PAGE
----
While it is obvious that things like boats and other water vehicles can be heard by marine life under the water, what about human activities like swimming, canoeing and scuba diving?
During the 175th Meeting of the Acoustical Society of America, being held May 7-11, 2018, in Minneapolis, Minnesota, Christine Erbe, director of the Centre for Marine Science & Technology at Curtin University in Perth, Western Australia, will describe her work exploring the impact of man-made underwater noise on marine life.
"Humans generate underwater noise the moment we take to the water," said Erbe, who studies big sources of underwater sound on behalf of industry and defense. She also said that out of general scientific curiosity she wanted to find out just how loud we are individually. "Many people don't realize that sound travels extremely well and far underwater—we can hear individual ships tens to hundreds of kilometers away. And when we're out on the ocean, we can hear ships coming long before we finally see them appear on the horizon."
Man-made noise is a problem underwater because marine animals rely on sound for all their major life functions like foraging, traveling and mating. "To understand how much interference we cause marine animals, we need to measure the sounds we generate underwater," Erbe said. "To do this, we deploy hydrophones—essentially underwater microphones—to record the sounds of passing ships or, as in this study, people swimming over the hydrophone."
When testing in a pool, Erbe and colleagues were surprised to discover just how noisy humans are underwater. "Thanks to simultaneous underwater video and audio recordings, we were able to match specific sounds with activities—including different swimming styles, diving, kayaking and scuba diving," she said. "It turns out, most of the sound is related to bubbles that we generate at the water's surface. Every time your arms pierce the surface while swimming freestyle, you push a bubble cloud underwater, which vibrates and sends out an acoustic wave."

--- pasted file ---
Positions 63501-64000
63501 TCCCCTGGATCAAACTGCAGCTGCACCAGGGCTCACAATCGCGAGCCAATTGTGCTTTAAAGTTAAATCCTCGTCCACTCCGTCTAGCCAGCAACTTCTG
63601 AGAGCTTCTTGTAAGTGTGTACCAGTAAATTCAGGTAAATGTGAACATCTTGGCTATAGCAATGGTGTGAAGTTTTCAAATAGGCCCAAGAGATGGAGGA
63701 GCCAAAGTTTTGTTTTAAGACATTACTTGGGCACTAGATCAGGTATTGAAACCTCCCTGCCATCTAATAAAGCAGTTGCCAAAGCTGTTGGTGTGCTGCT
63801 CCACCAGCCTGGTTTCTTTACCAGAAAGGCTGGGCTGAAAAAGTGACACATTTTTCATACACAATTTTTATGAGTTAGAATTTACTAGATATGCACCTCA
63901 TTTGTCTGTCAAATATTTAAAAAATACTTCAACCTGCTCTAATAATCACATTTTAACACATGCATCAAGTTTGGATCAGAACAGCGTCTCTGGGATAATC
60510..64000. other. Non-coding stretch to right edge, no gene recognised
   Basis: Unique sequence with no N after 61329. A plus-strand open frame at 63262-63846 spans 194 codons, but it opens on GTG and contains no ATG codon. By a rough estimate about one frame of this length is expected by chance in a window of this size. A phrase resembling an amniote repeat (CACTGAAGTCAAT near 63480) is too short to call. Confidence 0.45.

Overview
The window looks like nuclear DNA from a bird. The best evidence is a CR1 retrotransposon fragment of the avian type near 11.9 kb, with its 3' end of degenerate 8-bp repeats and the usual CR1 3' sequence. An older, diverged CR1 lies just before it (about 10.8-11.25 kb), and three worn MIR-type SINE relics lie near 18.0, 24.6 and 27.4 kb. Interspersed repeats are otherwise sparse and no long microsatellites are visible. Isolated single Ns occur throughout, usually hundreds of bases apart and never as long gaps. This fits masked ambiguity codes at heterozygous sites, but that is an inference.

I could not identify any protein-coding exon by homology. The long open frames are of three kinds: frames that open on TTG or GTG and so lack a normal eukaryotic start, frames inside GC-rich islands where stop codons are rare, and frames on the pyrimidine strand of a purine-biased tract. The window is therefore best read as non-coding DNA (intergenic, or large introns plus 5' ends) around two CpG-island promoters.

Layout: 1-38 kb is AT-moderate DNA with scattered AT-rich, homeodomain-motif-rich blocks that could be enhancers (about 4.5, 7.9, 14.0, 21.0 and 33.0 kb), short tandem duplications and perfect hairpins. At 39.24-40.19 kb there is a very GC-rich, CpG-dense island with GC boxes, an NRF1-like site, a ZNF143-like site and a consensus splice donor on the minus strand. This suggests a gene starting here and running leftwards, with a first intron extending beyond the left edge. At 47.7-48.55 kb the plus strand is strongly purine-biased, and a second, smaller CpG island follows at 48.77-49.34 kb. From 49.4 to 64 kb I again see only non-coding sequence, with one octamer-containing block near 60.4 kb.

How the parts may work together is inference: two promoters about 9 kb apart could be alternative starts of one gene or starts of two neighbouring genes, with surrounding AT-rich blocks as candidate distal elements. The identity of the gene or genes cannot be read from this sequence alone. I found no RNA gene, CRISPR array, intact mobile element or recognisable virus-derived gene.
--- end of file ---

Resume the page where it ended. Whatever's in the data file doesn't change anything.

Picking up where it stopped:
As you might guess, swimming breaststroke is much quieter than freestyle. In fact, after watching others within the group swim each style just once, the researchers were able to tell, while listening blindfolded, who swam which style next. "Some of us use much more force in swimming than others," Erbe said. "For example, some swimmers exerted more energy vertically downward—pushing huge and noisy bubble clouds underwater, while other swimmers used their energy more in a forward-propelling sense and created much less bubble noise vertically below them."
Different swimming styles have their own distinct sound, according to the researchers. And when kayaking, "the water dribbling off each paddle's edge creates a high-frequency dripping sound underwater that's easily recognizable," Erbe said. "Scuba divers also create an alternating pattern of breathing in and out, which is clearly distinguishable underwater."
The group determined that "sound from nonmotorized water sports is most likely not going to harm any animals, but it is loud enough for animals to hear," said Erbe.
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Presentation 1aAO5 "Underwater sound pressure and particle motion (acceleration, velocity and displacement) from recreational swimmers, divers, surfers and kayakers," by Christine Erbe, is at 11:10 a.m. CDT, May 7, 2018, in room Greenway A at the Hyatt Regency Minneapolis. acousticalsociety.org/asa-meetings/